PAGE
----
The term scénario is not recorded in Littré and many other dictionaries of the nineteenth century. Larousse gives: “Scénario: theatrical vocabulary direction, figuratively: ways in which one prepares to trick, seduce, win.” Scénario was also used to speak of the action or the plot of a play, notably in a written form. It is probably on the basis of this usage that Flaubert forged the personal meaning he gave the word for narrative writing: the scenario (initial detailed workplan) contrasts with the scratching [pioche] (composition: as much the action—the act of composing—as its result: manuscripts scribbled over with crossings-out). This opposition could already be found in Balzac, in 1837, where it still denotes theatrical writing, in a passage from Les employés: “An author of plays . . . is made up first of all of a man of ideas, whose job it is to find subjects and build the scaffolding or scenario of a vaudeville play; and then a scratcher [piocheur] whose job it is to compose the play.” The terms pioche and piocheur seem themselves derived from the vocabulary of sculpture where they were used to refer to the initial work of sanding down; but a metaphorical reference to the vocabulary of the penal colonies should no doubt also be acknowledged. A lexicological study on the history and transfer of metaphors in the genetic lexicon of writers and artists is much needed.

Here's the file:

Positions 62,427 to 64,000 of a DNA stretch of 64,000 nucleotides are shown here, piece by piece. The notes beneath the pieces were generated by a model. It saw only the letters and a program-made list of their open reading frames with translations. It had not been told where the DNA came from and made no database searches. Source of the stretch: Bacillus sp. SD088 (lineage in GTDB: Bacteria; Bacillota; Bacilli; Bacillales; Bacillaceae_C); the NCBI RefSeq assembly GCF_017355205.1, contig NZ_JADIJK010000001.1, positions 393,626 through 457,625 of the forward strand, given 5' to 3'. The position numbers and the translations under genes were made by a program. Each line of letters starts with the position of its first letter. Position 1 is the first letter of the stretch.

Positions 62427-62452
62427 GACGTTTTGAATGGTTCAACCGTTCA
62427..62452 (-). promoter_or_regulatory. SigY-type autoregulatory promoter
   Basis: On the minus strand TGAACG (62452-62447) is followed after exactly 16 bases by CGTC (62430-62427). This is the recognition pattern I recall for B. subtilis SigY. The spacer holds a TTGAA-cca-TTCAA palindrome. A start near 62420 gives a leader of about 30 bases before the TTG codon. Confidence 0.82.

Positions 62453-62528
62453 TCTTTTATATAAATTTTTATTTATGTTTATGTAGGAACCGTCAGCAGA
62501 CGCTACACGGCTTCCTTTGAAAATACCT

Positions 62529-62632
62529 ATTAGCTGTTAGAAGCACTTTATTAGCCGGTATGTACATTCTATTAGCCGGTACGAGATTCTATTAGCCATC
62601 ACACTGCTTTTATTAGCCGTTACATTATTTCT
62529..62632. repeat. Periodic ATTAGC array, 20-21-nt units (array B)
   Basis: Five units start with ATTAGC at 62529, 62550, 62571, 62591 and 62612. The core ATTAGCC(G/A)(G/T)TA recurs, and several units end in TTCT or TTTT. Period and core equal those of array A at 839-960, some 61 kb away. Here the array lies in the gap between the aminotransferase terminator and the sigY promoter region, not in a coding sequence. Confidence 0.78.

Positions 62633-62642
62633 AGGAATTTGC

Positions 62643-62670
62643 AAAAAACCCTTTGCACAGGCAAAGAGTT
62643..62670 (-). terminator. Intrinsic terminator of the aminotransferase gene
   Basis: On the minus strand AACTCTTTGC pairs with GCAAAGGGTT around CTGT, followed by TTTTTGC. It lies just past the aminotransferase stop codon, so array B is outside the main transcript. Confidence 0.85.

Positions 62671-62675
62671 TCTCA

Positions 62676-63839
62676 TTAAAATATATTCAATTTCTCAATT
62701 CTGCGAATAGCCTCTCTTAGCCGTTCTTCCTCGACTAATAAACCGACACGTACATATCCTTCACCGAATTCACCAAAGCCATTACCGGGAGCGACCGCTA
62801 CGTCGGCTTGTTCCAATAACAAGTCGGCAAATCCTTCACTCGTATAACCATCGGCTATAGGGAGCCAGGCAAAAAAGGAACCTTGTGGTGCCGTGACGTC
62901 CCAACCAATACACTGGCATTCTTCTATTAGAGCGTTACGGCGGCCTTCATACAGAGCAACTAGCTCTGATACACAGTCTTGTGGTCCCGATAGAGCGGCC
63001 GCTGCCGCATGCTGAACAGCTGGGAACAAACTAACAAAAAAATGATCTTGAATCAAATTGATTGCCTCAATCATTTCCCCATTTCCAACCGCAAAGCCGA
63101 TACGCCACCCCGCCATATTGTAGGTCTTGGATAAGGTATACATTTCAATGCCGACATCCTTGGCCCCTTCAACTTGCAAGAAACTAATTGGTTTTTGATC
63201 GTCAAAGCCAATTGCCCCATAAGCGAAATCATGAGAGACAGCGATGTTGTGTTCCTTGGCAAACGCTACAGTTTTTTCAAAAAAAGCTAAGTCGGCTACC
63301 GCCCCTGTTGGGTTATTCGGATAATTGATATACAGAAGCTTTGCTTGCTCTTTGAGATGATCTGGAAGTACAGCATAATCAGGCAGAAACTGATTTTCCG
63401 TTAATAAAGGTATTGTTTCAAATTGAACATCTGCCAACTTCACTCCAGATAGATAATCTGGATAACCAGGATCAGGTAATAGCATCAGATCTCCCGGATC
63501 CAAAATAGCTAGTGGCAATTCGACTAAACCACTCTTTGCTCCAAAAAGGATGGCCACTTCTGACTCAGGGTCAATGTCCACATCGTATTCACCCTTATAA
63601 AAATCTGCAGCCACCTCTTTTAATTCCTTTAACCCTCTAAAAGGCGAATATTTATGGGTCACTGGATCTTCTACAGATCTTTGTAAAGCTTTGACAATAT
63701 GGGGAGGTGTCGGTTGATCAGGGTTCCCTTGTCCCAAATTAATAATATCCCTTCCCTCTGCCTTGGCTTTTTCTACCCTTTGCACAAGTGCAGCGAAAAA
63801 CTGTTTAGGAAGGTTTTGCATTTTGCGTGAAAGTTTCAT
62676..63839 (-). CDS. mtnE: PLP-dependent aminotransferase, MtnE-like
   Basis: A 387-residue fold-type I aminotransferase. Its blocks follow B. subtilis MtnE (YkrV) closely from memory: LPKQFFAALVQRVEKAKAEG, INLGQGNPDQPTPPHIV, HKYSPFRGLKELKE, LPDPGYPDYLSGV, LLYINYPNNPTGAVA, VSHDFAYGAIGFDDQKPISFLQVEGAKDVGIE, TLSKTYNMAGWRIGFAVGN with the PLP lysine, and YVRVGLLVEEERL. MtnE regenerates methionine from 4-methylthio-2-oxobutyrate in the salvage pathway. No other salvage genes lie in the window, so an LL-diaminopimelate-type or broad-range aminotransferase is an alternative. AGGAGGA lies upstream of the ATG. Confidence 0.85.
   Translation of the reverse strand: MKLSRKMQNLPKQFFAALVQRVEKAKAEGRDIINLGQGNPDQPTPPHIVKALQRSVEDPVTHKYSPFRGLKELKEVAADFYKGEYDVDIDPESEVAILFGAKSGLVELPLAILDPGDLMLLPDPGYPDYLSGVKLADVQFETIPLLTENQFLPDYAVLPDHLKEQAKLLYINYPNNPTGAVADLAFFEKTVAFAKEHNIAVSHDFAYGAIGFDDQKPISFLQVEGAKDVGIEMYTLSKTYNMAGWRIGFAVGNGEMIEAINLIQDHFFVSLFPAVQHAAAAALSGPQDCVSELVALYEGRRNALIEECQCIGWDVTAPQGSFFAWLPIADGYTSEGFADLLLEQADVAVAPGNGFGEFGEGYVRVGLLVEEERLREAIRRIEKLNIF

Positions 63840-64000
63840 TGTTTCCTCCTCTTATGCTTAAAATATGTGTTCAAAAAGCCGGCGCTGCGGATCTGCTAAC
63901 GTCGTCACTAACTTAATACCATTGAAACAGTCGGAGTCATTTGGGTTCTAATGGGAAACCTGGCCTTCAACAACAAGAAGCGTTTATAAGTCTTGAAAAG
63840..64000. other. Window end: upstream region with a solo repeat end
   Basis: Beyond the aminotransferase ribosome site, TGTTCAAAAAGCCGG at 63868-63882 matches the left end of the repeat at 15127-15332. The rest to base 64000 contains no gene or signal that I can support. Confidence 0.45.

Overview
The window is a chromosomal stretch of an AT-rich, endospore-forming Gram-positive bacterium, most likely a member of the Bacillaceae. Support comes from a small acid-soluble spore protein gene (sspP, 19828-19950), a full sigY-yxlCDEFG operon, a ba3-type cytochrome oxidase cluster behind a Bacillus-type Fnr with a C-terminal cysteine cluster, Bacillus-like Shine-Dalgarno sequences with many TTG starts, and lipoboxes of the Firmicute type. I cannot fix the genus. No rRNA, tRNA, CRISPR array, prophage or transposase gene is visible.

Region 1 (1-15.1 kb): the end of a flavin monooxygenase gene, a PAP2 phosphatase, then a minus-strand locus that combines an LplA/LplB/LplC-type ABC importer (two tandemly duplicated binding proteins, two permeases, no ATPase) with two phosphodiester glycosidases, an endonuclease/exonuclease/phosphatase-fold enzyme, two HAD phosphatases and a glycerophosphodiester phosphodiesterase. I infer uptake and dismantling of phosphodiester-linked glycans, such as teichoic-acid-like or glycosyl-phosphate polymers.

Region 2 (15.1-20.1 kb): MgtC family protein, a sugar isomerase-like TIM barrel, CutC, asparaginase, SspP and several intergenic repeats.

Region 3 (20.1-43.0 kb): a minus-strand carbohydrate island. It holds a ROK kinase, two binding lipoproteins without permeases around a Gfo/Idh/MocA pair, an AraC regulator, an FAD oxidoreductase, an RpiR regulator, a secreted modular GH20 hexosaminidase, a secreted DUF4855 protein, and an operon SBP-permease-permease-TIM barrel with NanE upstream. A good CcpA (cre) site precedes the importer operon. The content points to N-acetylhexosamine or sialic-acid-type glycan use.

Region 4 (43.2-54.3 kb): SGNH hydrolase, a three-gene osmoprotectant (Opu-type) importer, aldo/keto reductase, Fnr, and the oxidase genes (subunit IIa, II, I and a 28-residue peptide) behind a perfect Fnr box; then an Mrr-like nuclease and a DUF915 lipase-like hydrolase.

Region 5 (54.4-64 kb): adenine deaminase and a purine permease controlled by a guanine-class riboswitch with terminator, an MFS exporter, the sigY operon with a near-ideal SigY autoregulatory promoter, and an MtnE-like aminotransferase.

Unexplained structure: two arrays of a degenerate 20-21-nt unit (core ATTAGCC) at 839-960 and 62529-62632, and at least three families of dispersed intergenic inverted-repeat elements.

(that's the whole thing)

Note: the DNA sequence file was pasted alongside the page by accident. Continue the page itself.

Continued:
(Biasi 1996, 50 n17)

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